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Thursday, July 21, 2011

Multithreaded factorial with ThreadPoolExecutor

In the previous post I have written a multithreaded factorial. It was not really good, because last one of the worker threads worked significantly longer than the first one. Fortunately we are leaving in 2011 and Java 1.5 was released so long time ago. The solution is simple - do not create 4 threads of the 4 virtual cores processors. Create really many threads and let the standard concurrent library execute them all. So ok, here is the code for this:

    private static BigInteger factMtExecutor(int input, int numThreads)
            throws InterruptedException, ExecutionException {
        FactCallable[] workers = new FactCallable[100];
        for (int i = 1; i <= 100; i++) {
            int start = i == 1 ? 1 : (input / 100 * (i - 1)) + 1;
            int end = i == 100 ? input : input / 100 * i;
            workers[i - 1] = new FactCallable(start, end);
        }

        ThreadPoolExecutor executor = new ThreadPoolExecutor(numThreads,
                numThreads, 0, TimeUnit.SECONDS,
                new LinkedBlockingQueue<Runnable>());

        List<Future<BigInteger>> futures = executor.invokeAll(Arrays
                .asList(workers));
        BigInteger result = BigInteger.valueOf(1L);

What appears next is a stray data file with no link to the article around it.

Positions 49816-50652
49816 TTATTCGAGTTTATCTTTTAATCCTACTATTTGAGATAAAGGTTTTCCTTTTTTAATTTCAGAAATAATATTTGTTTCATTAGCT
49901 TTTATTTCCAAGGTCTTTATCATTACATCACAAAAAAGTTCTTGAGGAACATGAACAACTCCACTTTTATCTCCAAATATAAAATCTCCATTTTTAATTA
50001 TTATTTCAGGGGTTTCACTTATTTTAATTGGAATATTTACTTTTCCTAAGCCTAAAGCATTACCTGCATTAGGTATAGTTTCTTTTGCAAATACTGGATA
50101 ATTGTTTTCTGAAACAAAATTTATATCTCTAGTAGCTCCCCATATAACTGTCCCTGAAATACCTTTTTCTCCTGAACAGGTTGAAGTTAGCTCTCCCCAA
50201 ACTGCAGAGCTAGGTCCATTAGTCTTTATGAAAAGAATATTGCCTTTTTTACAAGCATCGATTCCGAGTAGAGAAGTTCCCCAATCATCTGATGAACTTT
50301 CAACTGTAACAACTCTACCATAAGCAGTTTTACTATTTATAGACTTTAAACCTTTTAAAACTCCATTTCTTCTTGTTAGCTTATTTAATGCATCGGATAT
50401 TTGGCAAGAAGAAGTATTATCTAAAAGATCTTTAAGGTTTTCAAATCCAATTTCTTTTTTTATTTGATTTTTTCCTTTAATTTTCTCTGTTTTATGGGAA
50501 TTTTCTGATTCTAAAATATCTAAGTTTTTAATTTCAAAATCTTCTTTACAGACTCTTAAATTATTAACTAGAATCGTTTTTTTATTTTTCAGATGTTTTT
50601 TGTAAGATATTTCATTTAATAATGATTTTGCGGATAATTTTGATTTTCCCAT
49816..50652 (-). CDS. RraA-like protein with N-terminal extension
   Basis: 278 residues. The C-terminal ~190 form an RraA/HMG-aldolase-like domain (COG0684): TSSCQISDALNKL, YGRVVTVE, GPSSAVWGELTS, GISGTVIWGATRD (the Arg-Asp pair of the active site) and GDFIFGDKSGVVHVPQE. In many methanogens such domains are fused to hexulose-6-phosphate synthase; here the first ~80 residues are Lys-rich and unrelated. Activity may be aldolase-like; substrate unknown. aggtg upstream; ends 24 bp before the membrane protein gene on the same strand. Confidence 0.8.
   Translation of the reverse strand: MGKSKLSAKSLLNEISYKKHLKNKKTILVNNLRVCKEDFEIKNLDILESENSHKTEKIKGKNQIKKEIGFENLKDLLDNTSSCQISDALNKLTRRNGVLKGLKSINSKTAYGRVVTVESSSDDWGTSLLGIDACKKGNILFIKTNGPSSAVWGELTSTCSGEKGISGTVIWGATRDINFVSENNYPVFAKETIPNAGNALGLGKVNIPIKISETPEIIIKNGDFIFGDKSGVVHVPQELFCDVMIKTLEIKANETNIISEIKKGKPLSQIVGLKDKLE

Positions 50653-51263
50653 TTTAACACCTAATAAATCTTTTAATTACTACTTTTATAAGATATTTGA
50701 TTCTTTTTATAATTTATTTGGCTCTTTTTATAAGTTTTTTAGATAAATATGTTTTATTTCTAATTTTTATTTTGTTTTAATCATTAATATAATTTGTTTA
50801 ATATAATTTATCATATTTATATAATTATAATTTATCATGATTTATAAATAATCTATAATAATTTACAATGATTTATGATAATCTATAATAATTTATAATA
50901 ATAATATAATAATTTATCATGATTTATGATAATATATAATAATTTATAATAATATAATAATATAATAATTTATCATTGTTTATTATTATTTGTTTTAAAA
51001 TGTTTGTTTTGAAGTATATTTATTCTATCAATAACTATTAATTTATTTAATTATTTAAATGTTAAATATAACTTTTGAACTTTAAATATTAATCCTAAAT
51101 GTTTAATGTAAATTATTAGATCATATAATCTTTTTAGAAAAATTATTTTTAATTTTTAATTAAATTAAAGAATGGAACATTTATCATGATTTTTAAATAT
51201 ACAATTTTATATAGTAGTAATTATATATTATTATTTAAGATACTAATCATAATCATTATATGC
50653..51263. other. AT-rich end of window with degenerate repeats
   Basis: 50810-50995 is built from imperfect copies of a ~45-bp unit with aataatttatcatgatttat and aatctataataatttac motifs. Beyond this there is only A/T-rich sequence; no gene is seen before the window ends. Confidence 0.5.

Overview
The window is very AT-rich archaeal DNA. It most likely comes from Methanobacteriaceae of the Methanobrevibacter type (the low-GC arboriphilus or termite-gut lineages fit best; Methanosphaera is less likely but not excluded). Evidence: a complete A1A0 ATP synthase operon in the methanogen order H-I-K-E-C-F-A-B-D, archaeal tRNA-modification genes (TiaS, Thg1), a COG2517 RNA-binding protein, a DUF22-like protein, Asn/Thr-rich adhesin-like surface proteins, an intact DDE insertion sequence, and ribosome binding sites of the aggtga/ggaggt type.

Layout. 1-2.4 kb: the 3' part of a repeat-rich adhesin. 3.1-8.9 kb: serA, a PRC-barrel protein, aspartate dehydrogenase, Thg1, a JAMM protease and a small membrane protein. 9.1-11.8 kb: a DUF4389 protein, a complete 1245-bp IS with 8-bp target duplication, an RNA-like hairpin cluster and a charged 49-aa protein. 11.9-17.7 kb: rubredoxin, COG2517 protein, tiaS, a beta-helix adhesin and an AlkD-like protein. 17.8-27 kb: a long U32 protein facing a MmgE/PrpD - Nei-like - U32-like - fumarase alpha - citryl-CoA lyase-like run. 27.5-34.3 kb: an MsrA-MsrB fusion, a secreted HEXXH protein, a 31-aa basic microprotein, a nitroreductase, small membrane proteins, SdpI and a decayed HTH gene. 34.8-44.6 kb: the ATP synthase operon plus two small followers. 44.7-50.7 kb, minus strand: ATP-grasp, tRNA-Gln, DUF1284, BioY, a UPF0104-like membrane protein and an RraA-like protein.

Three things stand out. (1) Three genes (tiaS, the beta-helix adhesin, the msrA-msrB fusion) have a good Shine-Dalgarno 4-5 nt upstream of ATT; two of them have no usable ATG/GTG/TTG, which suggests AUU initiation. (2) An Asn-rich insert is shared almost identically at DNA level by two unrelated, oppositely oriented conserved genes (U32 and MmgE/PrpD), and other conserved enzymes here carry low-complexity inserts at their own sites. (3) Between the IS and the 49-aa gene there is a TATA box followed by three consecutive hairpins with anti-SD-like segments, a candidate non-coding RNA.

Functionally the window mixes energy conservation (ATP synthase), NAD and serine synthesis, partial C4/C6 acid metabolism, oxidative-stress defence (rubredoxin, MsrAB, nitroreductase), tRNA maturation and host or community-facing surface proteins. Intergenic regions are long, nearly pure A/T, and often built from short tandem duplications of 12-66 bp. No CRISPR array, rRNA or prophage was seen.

for (Future<BigInteger> future : futures) {
            result = result.multiply(future.get());
        }

        return result;
    }

    private static class FactCallable implements Callable<BigInteger> {
        private final int from;
        private final int to;

        public FactCallable(int from, int to) {
            this.from = from;
            this.to = to;
        }

        @Override
        public BigInteger call() throws Exception {
            BigInteger result = BigInteger.valueOf(from);
            for (int i = from + 1; i <= to; i++) {
                result = result.multiply(BigInteger.valueOf(i));
            }
            return result;
        }
    }
And the result comparing to the previous version:
35 seconds for simple start/join
25 seconds for ThreadPoolExecutor

And the second time, swapping the order of execution:
29 seconds for ThreadPoolExecutor
38 seconds for simple start/join
Full code for comparison may be found on github.

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